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Ross A. Clevens, MD, FACS

I am often asked by patients, “How young may I have a rhinoplasty?” Like so many questions, there is a short answer and a long answer. Before we get to the ‘short’ answer, let’s take a deep dive and explore the ‘long’ answer. 

You may wonder what makes a patient too young for a rhinoplasty. Historically, doctors have long felt that the nose could not safely be operated upon until the facial bones have finished growing. In the past, we believed that the nasal septum (the cartilaginous partition separating the left side of the nose from the right side of the nose) was the center of facial growth and that if the septum was manipulated surgically at too young of an age, facial growth would be distorted. This has proven to be untrue based upon our experience with reconstructive surgery in patients with cleft lip and cleft palate.

Patients with cleft lip and cleft palate often have a unique nasal appearance known as the cleft nasal deformity. Because the shape of the nose has such an impact on our overall appearance and our self-esteem, there was a strong desire to perform rhinoplasty on cleft lip and cleft palate patients at an ever increasingly young age so that the patients could have the look of their nose restored to ‘normal’ at a younger age. This would allow them to move forward comfortably in life with an aesthetically pleasing facial appearance. Initially, doctors were reluctant to operate on these patients too young for fear of further distorting their facial appearance. Some heroic surgeons decided it would be best to operate on a cleft nose patient at a younger age so they would no longer suffer with the stigma of a distorted nose. In performing rhinoplasty on these patients as young as 12-13 years and at times younger, it was demonstrated that operating upon the nasal septum did not affect development of the facial skeleton. It was safe to perform rhinoplasty on patients as young as 12-13 years of age.

Based upon these findings, it is generally felt that it is safe to perform septorhinoplasty on a patient as young as 13 years of age. But, when is it safe to perform elective cosmetic rhinoplasty? It remains common practice to err on the side of conservatism to delay elective or cosmetic rhinoplasty for teen patients until 15 years of age in girls and 17 years of age in boys. That is when the facial skeleton is felt to be ‘mature’ and no longer developing in significant ways.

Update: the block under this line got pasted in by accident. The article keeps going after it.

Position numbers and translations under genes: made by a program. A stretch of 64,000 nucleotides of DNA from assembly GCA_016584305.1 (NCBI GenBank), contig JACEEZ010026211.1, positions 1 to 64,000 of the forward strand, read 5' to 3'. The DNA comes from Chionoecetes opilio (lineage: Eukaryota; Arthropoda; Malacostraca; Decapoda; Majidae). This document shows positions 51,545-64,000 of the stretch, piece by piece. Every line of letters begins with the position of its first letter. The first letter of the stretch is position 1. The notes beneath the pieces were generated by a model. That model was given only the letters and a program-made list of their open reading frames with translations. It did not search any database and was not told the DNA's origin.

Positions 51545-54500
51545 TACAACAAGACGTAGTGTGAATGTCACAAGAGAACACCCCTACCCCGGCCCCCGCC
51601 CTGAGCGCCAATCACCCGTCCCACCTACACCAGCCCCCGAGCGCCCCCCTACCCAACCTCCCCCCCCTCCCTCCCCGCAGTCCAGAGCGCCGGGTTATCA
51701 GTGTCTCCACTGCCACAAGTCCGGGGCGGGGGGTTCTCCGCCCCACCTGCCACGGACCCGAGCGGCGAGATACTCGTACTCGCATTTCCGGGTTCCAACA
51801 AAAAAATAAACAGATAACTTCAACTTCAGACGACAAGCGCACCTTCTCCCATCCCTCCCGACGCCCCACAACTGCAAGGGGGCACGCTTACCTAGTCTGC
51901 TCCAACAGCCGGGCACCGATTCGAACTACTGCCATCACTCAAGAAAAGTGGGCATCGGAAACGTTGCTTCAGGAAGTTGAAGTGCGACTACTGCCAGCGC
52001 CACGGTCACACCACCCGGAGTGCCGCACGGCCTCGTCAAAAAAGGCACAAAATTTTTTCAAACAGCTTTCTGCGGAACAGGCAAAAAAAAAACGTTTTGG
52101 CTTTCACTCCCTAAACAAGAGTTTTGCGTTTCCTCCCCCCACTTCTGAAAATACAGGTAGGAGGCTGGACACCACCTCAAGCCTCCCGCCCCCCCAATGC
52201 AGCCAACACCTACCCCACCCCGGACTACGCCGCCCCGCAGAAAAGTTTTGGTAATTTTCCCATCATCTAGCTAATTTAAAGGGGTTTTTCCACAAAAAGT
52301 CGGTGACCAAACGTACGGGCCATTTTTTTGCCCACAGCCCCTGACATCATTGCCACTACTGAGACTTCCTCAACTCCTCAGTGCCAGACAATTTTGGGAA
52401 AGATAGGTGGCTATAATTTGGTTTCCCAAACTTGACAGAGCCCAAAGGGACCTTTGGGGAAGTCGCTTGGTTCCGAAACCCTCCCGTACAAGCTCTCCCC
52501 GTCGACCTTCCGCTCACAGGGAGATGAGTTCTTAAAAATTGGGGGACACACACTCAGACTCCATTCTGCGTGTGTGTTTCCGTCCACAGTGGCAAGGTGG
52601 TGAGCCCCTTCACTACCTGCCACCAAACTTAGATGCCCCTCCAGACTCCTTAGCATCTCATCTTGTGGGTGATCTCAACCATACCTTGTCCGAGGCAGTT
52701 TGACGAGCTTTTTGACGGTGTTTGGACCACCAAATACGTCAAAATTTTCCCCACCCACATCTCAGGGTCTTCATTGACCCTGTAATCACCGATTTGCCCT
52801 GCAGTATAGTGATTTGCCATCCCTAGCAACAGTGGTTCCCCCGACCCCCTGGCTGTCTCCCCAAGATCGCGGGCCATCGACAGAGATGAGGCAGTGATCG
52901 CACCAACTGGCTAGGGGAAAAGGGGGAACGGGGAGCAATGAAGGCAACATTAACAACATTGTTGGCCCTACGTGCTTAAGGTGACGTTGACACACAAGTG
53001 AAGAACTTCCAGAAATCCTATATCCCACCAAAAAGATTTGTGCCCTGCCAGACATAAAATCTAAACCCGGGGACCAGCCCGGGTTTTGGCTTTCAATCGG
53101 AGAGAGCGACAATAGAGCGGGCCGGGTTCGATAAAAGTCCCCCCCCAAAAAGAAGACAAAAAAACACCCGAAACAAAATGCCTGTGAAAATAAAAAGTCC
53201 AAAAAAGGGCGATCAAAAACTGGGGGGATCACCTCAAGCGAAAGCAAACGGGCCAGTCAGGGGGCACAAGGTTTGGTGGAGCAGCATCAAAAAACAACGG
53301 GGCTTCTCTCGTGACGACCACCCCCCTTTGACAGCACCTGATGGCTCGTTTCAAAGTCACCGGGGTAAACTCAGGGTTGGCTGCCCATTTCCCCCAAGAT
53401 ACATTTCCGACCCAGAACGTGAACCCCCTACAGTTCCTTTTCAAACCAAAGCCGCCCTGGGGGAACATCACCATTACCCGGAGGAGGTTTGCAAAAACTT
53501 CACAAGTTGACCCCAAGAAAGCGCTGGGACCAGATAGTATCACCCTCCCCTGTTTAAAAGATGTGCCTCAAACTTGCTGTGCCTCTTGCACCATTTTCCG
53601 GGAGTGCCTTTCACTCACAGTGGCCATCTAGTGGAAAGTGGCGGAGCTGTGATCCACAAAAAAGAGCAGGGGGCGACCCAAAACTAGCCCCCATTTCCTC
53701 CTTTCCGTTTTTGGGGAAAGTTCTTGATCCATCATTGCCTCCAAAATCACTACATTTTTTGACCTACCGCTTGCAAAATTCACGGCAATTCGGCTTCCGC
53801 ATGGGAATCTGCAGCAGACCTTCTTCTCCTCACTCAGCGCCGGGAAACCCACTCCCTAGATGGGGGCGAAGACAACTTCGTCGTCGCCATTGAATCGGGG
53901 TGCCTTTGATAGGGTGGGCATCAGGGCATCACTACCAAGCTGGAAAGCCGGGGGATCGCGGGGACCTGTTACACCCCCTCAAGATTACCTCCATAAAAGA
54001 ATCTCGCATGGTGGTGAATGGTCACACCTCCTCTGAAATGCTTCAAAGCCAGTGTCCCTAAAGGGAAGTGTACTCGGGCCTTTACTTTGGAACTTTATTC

However, there are a number of circumstances outside of cleft nose that would lead us to perform rhinoplasty on an even younger patient than 15-17 years old. For example, if a patient has had prior nasal trauma resulting in a significant nasal deformity or airway obstruction that is causing concerns with appearance, self-esteem or difficulty breathing, then we would consider performing a rhinoplasty at a younger age. There are many occasions where a patient and his or her family are deeply bothered by their nasal appearance. Because the nose is such a prominent factor in one’s appearance, the nasal deformity may be affecting the self-esteem, social acceptance, and development of the patient. In such instances, most surgeons would consider a rhinoplasty at an age younger than 15 in girls and 17 in boys to foster the psychological development of the child. 

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In another way, the age limit of 15 to 17 years of age is also really somewhat arbitrary. We feel that the facial skeleton is largely fully developed by age 15 in girls and age 17 in boys, but in fact, our facial skeleton continues to change throughout our lifetimes. Think about it … compare the high school graduation photo of a loved one with the college graduation photo of that same person. Clearly there has been further development in facial skeleton and facial appearance from high school to college. As we age with time, we lose facial volume not only in the soft tissues of the face but also in the bony skeleton of the face. The facial skeleton of an aged individual has very different shapes and proportions than the facial skeleton of a more youthful person. So, in fact, the facial skeleton is ever-changing and there is not really a point at which the facial skeleton is fully developed. And so, there is really no magical point at which a patient suddenly becomes eligible for rhinoplasty.

When I am meeting in consultation with a younger patient considering rhinoplasty, I generally follow the benchmark of 15 years of age in girls and 17 years of age in boys, but I inquire further. Often, I will ask about the patient’s height, growth history, timing of growth spurt, onset of menses, as well as the heights of the parents to help determine how mature the patient is in terms of their growth and development. Indeed, these factors may be used in determining the proper age for rhinoplasty. Upon further inquiry, patients may be eligible for elective cosmetic rhinoplasty before ages 15-17, especially if they appear to have matured or if there are overriding psychological considerations suggesting the patient would benefit from early rhinoplasty. 

So, in summary, the question of what is the youngest age at which to have rhinoplasty is actually a complicated question to which there is no clear answer. Instead, like with so many questions in medicine, the question and answer need to be tailored to the individual. That being said, I would advocate rhinoplasty for adolescents at 15 years of age in a girl, 17 years of age in a boy, but these age limits are to some extent arbitrary and may be lowered to a younger age based upon extenuating circumstances in individual cases.

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